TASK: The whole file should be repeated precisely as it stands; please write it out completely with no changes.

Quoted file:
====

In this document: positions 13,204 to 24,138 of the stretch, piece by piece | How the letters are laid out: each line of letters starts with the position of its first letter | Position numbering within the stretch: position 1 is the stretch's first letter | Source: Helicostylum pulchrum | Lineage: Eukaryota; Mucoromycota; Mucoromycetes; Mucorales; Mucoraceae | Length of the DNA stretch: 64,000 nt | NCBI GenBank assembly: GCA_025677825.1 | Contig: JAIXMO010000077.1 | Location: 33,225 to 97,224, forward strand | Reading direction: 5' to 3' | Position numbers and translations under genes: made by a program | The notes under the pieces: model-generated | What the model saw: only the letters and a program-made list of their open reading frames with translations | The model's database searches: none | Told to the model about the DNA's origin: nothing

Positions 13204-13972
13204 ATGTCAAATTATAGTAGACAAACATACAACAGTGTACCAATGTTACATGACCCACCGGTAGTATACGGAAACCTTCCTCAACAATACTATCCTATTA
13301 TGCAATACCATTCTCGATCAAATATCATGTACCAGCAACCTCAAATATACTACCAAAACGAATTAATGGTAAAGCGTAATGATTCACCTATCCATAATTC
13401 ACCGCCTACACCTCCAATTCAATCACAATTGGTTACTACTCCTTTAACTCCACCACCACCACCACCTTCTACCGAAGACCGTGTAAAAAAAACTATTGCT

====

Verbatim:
In this document: positions 13,204 to 24,138 of the stretch, piece by piece | How the letters are laid out: each line of letters starts with the position of its first letter | Position numbering within the stretch: position 1 is the stretch's first letter | Source: Helicostylum pulchrum | Lineage: Eukaryota; Mucoromycota; Mucoromycetes; Mucorales; Mucoraceae | Length of the DNA stretch: 64,000 nt | NCBI GenBank assembly: GCA_025677825.1 | Contig: JAIXMO010000077.1 | Location: 33,225 to 97,224, forward strand | Reading direction: 5' to 3' | Position numbers and translations under genes: made by a program | The notes under the pieces: model-generated | What the model saw: only the letters and a program-made list of their open reading frames with translations | The model's database searches: none | Told to the model about the DNA's origin: nothing

Positions 13204-13972
13204 ATGTCAAATTATAGTAGACAAACATACAACAGTGTACCAATGTTACATGACCCACCGGTAGTATACGGAAACCTTCCTCAACAATACTATCCTATTA
13301 TGCAATACCATTCTCGATCAAATATCATGTACCAGCAACCTCAAATATACTACCAAAACGAATTAATGGTAAAGCGTAATGATTCACCTATCCATAATTC
13401 ACCGCCTACACCTCCAATTCAATCACAATTGGTTACTACTCCTTTAACTCCACCACCACCACCACCTTCTACCGAAGACCGTGTAAAAAAAACTATTGCT